Dated: 22 Jan 2011
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The revolution that is ripping through Tunisia has led to celebrations across the Arab world and beyond.
Protesters stopped Nick Griffin, leader of the Nazi British National Party (BNP), from speaking at meeting on Thursday of last week.
Workers at the Heinz factory in Wigan voted to accept an improved pay offer from management this week.
Almost 3,000 call centre workers were to strike on Thursday and Friday of this week over attacks on their working conditions.
Around 300 people protested outside local libraries in Bury on Monday of last week against council plans to make cuts to the service. The council plans to shut a library in Unsworth, Whitefield.
Mirfat Badallah is calling for solidarity to stop the Home Office deporting her to Yemen. She has lived in Birmingham for 11 years and has a British husband and British born children.
Oil and petrol tanker drivers are preparing to ballot for industrial action next month against attacks on their terms and conditions.
Don’t make cuts, join the fightback. That was the message delivered to Labour councillors at a 200-strong meeting in Camden last Monday night.
Cabin crew at British Airways (BA) will finish their ballot for strikes on Friday of this week. All signs are that the vote will deliver an overwhelming vote for strikes.
Over 1,200 Unite union members will be starting a work to rule and overtime ban at the National Grid.
Some 1,000 marched on Haringey council, stopping traffic on Wood Green High Road, over cuts on Monday.
Up to 500 people marched against the cuts in Portsmouth last Saturday.
Some 342 workers at Burton’s Foods have been told that they will be sacked and the Wirral factory closed.
More than 200 people from the legal and voluntary sectors converged on parliament on Wednesday of last week. Many of them were trade unionists.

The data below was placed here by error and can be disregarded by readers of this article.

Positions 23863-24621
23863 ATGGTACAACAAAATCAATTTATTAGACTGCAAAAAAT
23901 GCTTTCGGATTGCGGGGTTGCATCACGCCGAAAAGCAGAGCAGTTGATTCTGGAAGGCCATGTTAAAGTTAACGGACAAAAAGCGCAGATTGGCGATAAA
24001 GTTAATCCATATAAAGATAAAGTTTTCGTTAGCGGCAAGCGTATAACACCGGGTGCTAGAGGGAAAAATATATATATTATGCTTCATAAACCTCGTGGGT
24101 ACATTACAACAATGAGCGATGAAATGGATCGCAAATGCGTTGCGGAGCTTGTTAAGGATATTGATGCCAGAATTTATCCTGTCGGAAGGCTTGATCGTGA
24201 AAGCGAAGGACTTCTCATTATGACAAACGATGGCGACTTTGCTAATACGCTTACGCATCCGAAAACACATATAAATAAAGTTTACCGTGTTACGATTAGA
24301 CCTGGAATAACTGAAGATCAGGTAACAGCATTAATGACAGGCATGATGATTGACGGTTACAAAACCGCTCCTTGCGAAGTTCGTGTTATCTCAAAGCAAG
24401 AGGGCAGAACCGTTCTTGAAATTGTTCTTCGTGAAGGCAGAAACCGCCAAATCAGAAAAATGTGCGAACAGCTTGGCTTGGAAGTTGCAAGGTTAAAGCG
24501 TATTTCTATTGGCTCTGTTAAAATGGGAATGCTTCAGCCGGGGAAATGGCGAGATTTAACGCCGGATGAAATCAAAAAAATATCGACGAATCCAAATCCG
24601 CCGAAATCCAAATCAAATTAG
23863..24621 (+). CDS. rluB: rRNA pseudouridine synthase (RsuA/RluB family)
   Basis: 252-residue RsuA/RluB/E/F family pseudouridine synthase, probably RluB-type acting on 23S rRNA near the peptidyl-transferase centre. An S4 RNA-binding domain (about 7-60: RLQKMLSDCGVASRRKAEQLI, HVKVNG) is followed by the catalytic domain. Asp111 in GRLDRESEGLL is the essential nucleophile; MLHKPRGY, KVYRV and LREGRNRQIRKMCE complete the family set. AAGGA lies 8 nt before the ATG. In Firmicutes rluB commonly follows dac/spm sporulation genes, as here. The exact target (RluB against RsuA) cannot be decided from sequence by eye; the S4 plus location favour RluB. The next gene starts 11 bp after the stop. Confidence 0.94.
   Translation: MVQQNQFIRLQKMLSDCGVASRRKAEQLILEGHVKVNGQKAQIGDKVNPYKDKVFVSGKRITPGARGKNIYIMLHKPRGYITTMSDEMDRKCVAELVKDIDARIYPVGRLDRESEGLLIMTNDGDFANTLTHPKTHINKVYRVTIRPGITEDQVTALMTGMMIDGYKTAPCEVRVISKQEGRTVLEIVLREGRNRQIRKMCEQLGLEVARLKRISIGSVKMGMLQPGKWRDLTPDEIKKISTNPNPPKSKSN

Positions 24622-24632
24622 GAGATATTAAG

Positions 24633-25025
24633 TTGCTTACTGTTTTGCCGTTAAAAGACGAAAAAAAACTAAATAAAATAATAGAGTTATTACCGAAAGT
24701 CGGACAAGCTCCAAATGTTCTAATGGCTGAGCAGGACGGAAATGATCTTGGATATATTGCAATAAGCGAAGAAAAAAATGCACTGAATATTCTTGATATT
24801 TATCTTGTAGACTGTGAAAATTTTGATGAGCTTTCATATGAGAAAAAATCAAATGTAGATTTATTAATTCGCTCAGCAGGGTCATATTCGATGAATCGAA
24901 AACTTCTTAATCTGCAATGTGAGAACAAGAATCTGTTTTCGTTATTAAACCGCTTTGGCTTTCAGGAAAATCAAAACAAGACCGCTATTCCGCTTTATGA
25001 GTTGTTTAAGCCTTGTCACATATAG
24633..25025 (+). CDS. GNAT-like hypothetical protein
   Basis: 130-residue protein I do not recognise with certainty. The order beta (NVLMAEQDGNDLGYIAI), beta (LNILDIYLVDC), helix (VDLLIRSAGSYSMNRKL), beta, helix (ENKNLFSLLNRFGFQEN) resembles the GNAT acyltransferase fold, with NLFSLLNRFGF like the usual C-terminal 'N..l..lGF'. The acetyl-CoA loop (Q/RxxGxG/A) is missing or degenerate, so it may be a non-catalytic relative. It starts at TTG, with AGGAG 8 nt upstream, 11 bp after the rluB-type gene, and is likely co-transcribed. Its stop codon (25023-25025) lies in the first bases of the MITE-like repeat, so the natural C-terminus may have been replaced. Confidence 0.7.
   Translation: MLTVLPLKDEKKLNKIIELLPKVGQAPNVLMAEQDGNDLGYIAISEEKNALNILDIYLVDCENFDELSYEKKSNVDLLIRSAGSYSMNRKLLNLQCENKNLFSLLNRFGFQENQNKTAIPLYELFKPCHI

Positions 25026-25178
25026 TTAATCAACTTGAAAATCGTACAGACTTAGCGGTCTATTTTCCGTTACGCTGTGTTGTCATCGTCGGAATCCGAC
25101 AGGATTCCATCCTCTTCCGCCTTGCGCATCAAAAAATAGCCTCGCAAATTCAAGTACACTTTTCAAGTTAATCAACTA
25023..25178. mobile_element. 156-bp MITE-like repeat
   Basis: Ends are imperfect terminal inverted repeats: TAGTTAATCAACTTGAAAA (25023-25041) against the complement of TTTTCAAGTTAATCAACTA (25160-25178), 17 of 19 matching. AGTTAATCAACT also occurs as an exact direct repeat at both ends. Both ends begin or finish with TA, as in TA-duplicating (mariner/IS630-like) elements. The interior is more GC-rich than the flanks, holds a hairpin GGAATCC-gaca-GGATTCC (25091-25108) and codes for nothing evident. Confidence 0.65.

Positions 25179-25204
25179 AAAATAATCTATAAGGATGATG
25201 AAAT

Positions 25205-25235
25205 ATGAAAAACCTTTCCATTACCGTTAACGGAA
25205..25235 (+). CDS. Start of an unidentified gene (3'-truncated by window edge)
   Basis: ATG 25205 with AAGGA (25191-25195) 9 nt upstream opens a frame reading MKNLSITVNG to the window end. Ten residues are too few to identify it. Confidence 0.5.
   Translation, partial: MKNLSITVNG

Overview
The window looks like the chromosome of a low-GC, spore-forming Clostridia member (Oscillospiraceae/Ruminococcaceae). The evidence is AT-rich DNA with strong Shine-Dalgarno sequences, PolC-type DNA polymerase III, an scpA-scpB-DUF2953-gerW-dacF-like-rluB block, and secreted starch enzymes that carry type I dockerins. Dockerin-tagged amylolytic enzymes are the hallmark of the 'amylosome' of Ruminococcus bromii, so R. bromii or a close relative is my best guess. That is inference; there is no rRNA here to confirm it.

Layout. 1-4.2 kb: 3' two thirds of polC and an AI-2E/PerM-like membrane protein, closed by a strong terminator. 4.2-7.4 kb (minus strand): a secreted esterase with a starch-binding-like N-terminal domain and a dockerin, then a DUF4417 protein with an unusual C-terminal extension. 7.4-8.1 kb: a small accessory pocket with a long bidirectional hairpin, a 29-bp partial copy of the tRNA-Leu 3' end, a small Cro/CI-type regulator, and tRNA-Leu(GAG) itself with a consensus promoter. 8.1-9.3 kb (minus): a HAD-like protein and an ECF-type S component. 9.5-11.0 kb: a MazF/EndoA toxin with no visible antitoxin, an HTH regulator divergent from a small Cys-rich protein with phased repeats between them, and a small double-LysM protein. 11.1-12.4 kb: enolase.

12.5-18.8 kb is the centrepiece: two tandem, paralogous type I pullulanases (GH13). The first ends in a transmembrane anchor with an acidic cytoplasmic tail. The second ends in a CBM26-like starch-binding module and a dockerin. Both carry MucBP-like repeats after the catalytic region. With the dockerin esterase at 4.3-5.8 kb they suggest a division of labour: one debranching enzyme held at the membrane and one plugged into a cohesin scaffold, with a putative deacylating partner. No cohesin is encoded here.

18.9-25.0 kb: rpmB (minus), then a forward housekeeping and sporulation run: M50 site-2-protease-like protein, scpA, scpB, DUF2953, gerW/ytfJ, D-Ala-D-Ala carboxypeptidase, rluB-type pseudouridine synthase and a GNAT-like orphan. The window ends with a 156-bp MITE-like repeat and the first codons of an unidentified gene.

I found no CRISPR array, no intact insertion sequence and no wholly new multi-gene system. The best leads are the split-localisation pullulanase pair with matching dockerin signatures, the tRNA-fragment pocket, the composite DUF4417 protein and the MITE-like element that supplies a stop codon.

The new NHS bill this week will lay the legislative foundations for the privatisation of the NHS.
Michael Lyons has got a fight on his hands—and he intends to win it. He is a 24 year old Navy medic, and a conscientious objector. He believes that the US and British occupation of Afghanistan is based on lies and greed.
Journalists at the BBC Arabic Service began a 48 hour strike on Tuesday.
Hundreds of activists took part in anti-cuts protests across Britain last weekend.
Labour’s resounding victory in last week’s Oldham East & Saddleworth by-election showed the depth of the government’s problems just eight months into its term of office.
Postal services are heading for catastrophe as government plans to hand Royal Mail to a private firm took a step forwards last week.
The racist English Defence League is mobilising to get racist thugs to descend on Luton on Saturday 5 February—the place where the group was set up in 2009.
Paul Sutcliffe, a 45-year old Unite Against Fascism (UAF) supporter from Halifax, walked free from court on Thursday of last week after the prosecution case against him collapsed.
Revelations that undercover police officers have infiltrated environmental groups in Britain has sent shockwaves through the movement.
A quarter of buses run by the Metroline firm in London have serious defects and should not be on the road. That was the shocking conclusion of a report in the Evening Standard newspaper last week.